Most arrests appear to have been arbitrary and discriminatory, violating the rights to liberty and to freedom from discrimination on grounds of religion.
Political prisoners in Myanmar are still held under vague laws frequently used by the government to criminalize peaceful political dissent. They are being held in grim conditions, with inadequate food and sanitation. Many are in poor health and do not receive proper medical treatment. Many were tortured during their initial interrogation and detention, and still risk torture as a punishment at the hands of prison officers.
On August 19, 2007 protesters of the 88 Generation Movement took to the streets of Yangon, then Myanmar’s capital city, to peacefully protest overnight increases in gasoline prices by 66%, and compressed natural gas prices up five-fold. The huge rises in oil and gas prices have exacerbated living expenses, placing obstacles for many in the nation.
On August 21 and 22, demonstrators that were involved in organizing and participating in the August 19 protests were detained by government security forces, and had their homes searched without arrest or search warrants. In cities and townships nationwide, demonstrators who peacefully assembled, to express their dissent were continually and violently dispersed, beaten, and detained by both government security forces and its closely linked civilian organizations – Union Solidarity and Development Association (USDA) and Swan Arrshin.
It is believed that the demonstrators will be charged under Law 5/96, which allows up to 20-year prison sentences for anyone who is found guilty of expressing opinions which disrupt the stability of the state, or “undermine, belittle and make people misunderstand the functions being carried out by the National Convention.” Further, on September 7, individuals detained for other peaceful dissent not related to the one just mentioned, were tried in prison and handed life sentences. By no means were these trials held to international legal norms. It is feared that the same methods of trying individuals will be used in the latest crackdown and arrests.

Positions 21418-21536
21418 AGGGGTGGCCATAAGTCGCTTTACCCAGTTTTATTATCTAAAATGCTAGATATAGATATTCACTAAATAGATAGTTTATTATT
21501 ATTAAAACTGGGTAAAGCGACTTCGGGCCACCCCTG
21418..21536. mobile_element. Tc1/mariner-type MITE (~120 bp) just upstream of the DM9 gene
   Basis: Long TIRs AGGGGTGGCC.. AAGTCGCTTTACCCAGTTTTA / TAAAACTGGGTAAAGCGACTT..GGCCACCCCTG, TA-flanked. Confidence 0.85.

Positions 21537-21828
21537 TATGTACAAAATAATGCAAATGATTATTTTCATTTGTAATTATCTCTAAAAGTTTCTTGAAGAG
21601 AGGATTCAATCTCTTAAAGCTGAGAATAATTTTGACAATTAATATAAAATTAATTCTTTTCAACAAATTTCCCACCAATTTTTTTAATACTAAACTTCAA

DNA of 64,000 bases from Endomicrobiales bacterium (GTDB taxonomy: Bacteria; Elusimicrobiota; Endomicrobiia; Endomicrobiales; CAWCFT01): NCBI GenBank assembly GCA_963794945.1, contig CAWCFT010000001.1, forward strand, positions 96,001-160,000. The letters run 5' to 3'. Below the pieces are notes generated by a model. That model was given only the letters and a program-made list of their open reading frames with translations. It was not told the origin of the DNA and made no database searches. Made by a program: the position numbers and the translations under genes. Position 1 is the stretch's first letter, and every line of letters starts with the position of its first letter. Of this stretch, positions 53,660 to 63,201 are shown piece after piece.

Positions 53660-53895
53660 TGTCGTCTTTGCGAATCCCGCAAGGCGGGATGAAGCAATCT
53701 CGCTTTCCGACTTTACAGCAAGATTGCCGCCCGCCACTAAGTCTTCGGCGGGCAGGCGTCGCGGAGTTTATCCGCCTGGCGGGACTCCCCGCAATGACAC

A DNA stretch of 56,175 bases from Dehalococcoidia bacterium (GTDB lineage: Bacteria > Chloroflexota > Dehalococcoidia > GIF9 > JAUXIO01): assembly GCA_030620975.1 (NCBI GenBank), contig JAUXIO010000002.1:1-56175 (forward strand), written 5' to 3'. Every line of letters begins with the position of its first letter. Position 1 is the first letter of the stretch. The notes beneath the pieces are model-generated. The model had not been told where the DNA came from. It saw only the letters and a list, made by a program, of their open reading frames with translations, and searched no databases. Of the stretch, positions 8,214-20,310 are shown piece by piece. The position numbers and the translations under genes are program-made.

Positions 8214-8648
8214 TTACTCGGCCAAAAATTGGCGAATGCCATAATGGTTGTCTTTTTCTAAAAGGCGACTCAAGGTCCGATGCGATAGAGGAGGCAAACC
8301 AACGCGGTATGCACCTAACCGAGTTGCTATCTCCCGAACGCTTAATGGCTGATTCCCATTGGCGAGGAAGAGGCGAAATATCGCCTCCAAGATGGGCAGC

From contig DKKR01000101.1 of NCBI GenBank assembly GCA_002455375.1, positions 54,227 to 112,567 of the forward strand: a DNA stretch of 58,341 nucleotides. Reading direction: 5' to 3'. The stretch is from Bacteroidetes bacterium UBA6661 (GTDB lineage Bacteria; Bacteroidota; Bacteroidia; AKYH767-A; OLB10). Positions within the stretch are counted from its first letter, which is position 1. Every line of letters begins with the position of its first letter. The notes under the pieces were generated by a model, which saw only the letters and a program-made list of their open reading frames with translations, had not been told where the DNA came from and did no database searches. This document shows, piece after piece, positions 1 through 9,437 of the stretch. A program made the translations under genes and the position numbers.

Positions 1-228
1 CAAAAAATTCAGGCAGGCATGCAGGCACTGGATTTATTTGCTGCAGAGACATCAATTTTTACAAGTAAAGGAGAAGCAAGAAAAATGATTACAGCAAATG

Amnesty International is concerned that the vague and sweeping provisions of Law 5/96 criminalize the peaceful expression of political beliefs, and has called for its repeal. AI has called upon the government of Myanmar to uphold universal human rights standards enshrined in the Universal Declaration of Human Rights, especially those of freedom of expression, peaceful assembly, freedom from torture and ill-treatment, and fair trial. AI is also concerned that torture and other forms of ill treatment have been used to extract ficticious confessions that will be presented as evidence against the detainees. Detainees often do not receive immediate medical treatment, access to lawyers, family, and the courts. Myanmar currently has at least 1,158 political prisoners detained – one of the highest of such populations worldwide.